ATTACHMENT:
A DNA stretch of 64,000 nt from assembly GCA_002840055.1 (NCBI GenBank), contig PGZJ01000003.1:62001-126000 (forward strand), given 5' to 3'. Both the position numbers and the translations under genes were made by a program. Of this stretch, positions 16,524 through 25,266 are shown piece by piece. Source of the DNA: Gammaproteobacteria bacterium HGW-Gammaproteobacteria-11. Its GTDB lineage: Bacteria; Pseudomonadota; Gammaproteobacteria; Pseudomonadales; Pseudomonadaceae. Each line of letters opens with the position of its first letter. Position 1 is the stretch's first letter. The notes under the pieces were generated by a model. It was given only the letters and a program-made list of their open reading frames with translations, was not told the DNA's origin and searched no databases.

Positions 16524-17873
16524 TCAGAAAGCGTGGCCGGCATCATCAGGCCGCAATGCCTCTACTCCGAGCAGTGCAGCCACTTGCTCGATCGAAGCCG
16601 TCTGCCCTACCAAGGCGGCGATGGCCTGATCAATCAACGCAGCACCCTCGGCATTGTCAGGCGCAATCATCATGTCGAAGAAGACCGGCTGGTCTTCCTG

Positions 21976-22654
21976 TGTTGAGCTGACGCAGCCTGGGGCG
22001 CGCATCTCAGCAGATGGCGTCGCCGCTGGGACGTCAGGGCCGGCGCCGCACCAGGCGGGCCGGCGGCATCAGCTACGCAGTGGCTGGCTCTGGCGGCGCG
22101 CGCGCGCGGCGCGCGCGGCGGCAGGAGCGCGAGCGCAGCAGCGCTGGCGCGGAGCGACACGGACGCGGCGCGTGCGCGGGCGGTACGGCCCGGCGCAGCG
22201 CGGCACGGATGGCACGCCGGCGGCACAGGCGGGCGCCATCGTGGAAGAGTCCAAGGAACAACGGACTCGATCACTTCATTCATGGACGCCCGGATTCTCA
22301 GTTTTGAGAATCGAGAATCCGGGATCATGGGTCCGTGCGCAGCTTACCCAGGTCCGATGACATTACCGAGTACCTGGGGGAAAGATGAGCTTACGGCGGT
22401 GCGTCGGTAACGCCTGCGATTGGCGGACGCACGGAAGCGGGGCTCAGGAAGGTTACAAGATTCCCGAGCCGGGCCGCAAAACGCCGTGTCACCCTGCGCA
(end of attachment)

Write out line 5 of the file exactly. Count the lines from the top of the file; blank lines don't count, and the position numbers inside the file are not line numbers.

Positions 21976-22654